Responding to RFA-RM-17-028, this R21 seeks to examine a novel interpersonal target; namely, parent-teen conversations about teen health behavior change. The scientific premise is that parents have profound impacts on teen risk and vulnerability. Yet parents receive minimal training in the elements of conversations that optimally inspire their children toward engaging in healthy behaviors. A theoretically grounded and reliable taxonomy of behavior change techniques (BCTs) will be used to scientifically derive the conversational elements, or micro-mechanisms, that reduce parent-teen coercion and conflict and facilitate upward spirals of healthy behavior change. We build on a recently completed NICHD-funded R01, in which a behavioral medical regimen to promote engagement in healthy sleep behaviors improved sleep and reduced risk on selected outcomes among 10-18 year olds. This behavioral medical regimen is delivered via 6 individually administered 50 minute sessions, known as the Transdiagnostic Intervention for Sleep and Circadian Rhythms (TranS-C). During the conduct of this research a significant impediment to youth behavior change was coercion and conflict with one or more parent/s. We will recruit parent-teen dyads in which the teen exhibits sleep problems and code two parent-teen conversations: (1) the last 10 minutes of each treatment session, referred to as the `End of Treatment Conversation' and (2) the discussion of a topic of frequent disagreement involving teen behavior change, referred to as the `Hot Topics Task'.
Aim 1 involves an iterative process of developing and refining a method to experimentally manipulate parent use of BCTs (n = 8). The product will be referred to as the Parent Behavior Change Intervention (PBC-I).
Aim 2 involves a small open trial of the PBC-I (n = 36) to verify target engagement and test if target engagement produces behavior change.
Aim 3 examines potential mediators of the relationship between BCT frequency and engagement in sleep promoting behavior and address potential moderators of parent use of BCTs (age/sex of teen, parent/caregiver sex, one or two parent households). Assays from the SOBC repository feature in the methods (e.g., the `Hot Topics Task' is an adaptation of the Couples Conflict Task) and outcomes (i.e., Parent-Child Coercion Scale). Also, the measures are selected to represent various levels of explanation including self-report, behavioral tasks and actigraphy. In terms of the experimental medicine approach, the target is improved interpersonal process between parent and teen. Increased use of BCTs by parents in parent-teen conversations about youth behavior change is a manipulation check. The assays to verify target engagement include the Parent-Child Coercion Scale. The target will be engaged via the development of an experimental manipulation of the target in the form of a novel intervention (i.e., the PBC-I). This 2-year R21 will provide pilot data to prepare for larger scale research that harnesses a novel interpersonal target?the important role of parents in promoting sustainable health behaviors among their teenage children.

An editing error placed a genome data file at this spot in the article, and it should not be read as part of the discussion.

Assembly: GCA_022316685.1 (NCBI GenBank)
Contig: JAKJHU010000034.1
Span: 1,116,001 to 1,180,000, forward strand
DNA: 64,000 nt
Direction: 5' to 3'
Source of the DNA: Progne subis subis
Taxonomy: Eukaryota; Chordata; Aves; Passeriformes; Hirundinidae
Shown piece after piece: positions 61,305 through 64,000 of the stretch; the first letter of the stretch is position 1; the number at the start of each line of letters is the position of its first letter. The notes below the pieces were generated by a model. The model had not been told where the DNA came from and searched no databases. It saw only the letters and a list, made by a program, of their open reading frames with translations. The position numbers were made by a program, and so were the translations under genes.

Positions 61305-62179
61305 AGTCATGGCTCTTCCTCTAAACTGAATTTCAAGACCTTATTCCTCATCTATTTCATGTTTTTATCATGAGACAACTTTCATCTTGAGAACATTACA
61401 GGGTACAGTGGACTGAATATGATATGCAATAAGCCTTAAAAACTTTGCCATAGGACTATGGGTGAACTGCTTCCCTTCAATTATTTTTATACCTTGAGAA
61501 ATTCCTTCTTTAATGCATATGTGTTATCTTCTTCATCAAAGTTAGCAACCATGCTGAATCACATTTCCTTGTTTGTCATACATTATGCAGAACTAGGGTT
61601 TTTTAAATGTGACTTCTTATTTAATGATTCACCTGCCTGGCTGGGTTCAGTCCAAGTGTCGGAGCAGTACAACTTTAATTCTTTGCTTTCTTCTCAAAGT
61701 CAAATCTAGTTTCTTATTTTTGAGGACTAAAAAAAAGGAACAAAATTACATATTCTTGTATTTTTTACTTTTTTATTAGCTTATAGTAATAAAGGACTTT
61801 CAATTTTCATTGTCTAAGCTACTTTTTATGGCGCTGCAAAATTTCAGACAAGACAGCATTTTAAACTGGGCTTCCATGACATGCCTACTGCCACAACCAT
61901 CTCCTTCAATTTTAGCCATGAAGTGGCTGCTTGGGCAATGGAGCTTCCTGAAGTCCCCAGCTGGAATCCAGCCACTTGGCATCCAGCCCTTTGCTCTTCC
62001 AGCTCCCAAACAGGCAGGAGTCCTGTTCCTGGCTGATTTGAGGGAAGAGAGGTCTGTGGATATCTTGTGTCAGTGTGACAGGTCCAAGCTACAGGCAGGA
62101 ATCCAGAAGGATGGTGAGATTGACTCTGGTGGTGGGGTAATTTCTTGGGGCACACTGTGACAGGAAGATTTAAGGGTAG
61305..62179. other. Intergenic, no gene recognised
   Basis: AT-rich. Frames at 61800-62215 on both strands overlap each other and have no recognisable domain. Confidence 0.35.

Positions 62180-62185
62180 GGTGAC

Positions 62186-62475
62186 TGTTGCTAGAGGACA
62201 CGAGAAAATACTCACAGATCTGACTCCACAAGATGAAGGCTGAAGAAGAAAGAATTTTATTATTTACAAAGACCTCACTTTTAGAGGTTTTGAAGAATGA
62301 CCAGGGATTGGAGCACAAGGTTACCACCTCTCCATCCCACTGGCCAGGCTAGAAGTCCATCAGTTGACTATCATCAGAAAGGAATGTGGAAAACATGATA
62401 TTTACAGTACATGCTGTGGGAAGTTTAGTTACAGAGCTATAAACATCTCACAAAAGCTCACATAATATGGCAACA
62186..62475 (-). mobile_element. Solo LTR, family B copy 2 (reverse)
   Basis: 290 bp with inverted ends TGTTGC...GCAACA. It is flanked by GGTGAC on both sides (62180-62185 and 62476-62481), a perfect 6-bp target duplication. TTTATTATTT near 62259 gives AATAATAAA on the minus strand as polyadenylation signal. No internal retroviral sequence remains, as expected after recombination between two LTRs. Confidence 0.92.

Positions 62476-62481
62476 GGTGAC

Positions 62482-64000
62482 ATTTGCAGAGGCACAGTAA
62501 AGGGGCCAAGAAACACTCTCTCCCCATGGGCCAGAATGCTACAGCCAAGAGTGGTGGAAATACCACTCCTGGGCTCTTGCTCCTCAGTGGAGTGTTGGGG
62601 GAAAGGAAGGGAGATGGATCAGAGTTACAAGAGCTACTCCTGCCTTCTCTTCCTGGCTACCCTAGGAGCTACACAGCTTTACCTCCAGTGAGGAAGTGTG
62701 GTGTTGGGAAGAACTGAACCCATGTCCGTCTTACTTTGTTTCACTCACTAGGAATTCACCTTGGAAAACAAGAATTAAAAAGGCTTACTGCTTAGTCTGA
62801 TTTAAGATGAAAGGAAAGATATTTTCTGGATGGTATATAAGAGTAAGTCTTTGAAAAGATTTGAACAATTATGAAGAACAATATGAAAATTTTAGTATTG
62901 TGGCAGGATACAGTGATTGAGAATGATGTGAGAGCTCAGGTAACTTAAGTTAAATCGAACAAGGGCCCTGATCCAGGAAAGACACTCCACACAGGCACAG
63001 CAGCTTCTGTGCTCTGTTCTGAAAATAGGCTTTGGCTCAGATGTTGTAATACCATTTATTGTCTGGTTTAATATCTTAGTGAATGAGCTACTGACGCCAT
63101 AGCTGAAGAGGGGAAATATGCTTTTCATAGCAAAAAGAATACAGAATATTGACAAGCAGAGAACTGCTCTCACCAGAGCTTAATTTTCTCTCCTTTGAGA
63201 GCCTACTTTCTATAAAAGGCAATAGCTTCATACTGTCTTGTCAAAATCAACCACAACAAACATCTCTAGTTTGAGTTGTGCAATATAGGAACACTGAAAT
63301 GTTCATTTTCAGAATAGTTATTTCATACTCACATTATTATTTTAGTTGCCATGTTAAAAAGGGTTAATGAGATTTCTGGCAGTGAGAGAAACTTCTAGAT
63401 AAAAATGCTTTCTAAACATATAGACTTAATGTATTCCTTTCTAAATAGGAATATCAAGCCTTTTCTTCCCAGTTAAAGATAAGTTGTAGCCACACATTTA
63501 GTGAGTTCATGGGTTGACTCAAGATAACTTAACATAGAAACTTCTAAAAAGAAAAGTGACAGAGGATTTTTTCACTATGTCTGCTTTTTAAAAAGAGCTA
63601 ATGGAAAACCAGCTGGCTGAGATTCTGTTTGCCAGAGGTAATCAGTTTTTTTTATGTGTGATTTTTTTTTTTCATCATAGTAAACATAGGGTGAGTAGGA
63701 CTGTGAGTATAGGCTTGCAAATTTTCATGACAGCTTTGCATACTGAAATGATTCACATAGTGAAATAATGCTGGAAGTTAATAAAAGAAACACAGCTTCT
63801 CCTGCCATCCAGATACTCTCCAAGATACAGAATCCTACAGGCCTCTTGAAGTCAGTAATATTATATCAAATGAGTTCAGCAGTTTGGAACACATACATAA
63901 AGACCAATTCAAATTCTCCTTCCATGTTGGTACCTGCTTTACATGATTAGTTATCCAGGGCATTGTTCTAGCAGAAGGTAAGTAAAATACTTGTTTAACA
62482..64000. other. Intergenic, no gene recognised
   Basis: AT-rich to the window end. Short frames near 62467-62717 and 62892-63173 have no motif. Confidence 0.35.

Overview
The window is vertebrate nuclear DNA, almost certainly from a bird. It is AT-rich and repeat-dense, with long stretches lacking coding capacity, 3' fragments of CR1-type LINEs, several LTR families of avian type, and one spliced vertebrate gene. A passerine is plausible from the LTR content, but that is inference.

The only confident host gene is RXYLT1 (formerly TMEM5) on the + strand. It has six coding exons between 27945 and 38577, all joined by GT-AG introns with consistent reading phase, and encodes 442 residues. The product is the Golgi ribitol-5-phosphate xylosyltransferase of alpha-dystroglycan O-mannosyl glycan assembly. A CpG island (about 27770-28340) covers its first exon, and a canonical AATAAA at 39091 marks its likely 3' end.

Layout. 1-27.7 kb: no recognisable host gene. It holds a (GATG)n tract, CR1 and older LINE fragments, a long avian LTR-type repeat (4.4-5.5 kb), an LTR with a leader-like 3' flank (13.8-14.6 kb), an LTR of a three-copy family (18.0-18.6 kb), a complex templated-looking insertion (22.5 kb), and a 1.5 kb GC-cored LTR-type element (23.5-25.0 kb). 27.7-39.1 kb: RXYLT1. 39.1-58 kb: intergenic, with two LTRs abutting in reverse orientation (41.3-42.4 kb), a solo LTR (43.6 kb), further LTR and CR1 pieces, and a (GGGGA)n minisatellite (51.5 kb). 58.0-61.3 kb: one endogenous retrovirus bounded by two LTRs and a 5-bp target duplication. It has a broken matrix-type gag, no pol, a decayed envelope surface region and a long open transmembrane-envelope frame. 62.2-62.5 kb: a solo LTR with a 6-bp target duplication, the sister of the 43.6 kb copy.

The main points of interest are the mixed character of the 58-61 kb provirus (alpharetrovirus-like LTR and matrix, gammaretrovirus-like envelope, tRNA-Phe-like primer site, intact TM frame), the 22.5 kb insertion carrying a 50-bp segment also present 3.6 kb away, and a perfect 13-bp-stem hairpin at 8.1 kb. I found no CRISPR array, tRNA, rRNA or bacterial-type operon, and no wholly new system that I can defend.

Public Health Relevance

Parents are highly motivated to receive information about how to keep their teens healthy but it is not easy for parents to access scientifically derived advice on the nuts and bolts of parenting their teens. By scientifically deriving the conversational elements used by parents that reduce conflict and facilitate upward spirals of healthful behavior change, we hope to derive a novel intervention to give parents the conversational skills to foster change, inspire learning and internalize motivation to change behavior among their teenage children.

National Institute of Health (NIH)
Eunice Kennedy Shriver National Institute of Child Health & Human Development (NICHD)
Exploratory/Developmental Grants (R21)
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Special Emphasis Panel (ZRG1)
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Esposito, Layla E
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University of California Berkeley
Schools of Arts and Sciences
United States
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